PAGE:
Darik's Boot & Nuke: "it's a self-contained bootable floppy/CD that securely completely wipes the hard disks of most computers. There's even a Mac version now." I can't vouch for it, just relaying what I read.

Via (That link goes to a very interesting article about unwiped drives, btw.)

Have you tried checking mac-specific forums? Like or
posted by Jim Jones at 6:18 PM on March 2, 2005

Response by poster: The computer is completely screwed up, and not connected to the web, so I can't download anything.

I can't even FIND the Disk Utilities! I erased the hard drive then reinitialized it, and half the stuff I try to do I can't find anymore. How would I access the disk utilities?

I just want to make sure I don't have any personal info on the computer, that's why I'm a little antsy about giving it away to someone or something similar. I'd rather completely wipe the hard drive and/or throw it away some place.
posted by braun_richard at 6:27 PM on March 2, 2005

If you don't have the original 8.6 CD-ROM or even an OS X CD-ROM from another computer or friend (Disk Utilities is on both), then physically taking the drive out and having some fun with it might be easiest.

You could also try burning Darik's PPC version to a CD and booting from it by holding down C. Never used it, so I'm not sure if it just that easy.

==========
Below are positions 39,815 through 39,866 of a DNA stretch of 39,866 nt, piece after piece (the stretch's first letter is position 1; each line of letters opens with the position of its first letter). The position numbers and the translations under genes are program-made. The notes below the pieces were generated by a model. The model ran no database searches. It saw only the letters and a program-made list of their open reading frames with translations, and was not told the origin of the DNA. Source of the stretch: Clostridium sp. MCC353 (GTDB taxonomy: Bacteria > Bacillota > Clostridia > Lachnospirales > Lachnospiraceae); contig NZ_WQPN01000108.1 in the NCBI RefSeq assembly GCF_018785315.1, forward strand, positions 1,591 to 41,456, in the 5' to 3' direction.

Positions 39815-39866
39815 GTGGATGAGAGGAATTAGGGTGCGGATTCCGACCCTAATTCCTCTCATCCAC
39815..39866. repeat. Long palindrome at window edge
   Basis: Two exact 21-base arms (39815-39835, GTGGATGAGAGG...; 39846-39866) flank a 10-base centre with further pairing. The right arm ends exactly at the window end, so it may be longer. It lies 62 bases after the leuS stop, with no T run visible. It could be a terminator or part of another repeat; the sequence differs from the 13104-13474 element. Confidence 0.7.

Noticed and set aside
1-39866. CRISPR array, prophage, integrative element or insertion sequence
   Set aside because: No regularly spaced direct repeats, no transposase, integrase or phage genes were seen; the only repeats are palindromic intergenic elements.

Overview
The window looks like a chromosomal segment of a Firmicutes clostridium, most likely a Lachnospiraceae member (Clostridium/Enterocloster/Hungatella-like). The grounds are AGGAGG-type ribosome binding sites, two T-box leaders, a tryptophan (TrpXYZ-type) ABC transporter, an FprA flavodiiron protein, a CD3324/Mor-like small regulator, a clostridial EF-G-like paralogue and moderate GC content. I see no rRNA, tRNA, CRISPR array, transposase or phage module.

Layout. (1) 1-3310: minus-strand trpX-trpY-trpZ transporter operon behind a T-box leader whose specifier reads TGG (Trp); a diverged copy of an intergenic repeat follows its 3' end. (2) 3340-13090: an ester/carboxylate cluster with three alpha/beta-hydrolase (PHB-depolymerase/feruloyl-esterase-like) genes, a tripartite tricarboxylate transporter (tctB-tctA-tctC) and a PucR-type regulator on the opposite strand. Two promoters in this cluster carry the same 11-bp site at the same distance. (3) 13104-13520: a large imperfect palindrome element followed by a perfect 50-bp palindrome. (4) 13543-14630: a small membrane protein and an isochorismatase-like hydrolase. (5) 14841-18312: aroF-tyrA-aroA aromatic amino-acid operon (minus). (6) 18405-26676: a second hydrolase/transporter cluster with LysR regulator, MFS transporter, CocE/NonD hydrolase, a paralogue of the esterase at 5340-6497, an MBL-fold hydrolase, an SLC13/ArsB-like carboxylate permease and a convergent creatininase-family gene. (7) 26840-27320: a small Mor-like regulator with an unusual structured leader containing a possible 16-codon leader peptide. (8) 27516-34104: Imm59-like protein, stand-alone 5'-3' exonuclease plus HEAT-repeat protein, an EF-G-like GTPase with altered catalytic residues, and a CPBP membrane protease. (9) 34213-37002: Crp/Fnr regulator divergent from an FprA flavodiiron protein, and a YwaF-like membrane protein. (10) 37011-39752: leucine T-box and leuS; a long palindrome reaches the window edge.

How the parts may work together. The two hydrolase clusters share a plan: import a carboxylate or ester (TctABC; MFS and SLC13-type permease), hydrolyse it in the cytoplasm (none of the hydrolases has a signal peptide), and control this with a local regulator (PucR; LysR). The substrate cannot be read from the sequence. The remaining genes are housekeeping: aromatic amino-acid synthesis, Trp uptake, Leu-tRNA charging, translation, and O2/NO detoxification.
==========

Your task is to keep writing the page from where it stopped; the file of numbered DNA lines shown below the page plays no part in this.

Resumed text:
posted by pedantic at 6:43 PM on March 2, 2005

Response by poster: I'm very open to physically taking out the hard drive and destroying it, but two questions: is it safe to do (not sure what's in there, lead and whatnot), and if it is safe, how do I even figure out where it is/what it looks like, etc?

Thanks for all your help, btw.
posted by braun_richard at 7:21 PM on March 2, 2005

Short on time? Put a big speaker magnet on top of the drive. As Keiser Sose says, "Ffft."
posted by squirrel at 7:26 PM on March 2, 2005

The author of Applied Cryptography recommends 7 passes! First all zeroes, then all ones, then 5 passes of random 0s and 1s. Even then, he doesn't make any promises other than that a sufficiently motivated person or organization (read: NSA) could probably still recover the data.
posted by knave at 9:12 PM on March 2, 2005

how do I even figure out where it is/what it looks like, etc?

Guides below, cracking the case varies a bit depending on the type of CD-ROM drive the machine came with:

Hard disk removal for a tray loading iMac.

Hard disk removal for a slot loading iMac.
posted by jalexei at 7:44 AM on March 3, 2005

Response by poster: jalexei: Thanks for the links to the slot loading iMac info. That helps a lot.

So opening up an iMac (and any computer) is safe for a layman to do? I'm thinking about anything inside that might cause injury or you wouldn't want to be exposed to.
posted by braun_richard at 11:52 AM on March 3, 2005

So opening up an iMac (and any computer) is safe for a layman to do?

Generally yes. The iMac is a bit trickier than an average tower computer because stuff is packed in there pretty tightly, but if you're reasonably comfortable with taking things apart and you can follow the directions you'll be fine.

In short: Read and understand all of the instructions before you begin; have a clean, open space in which to work; gather any needed tools or materials beforehand and have them in easy reach. Most importantly, be patient and take your time.
posted by jalexei at 12:04 PM on March 3, 2005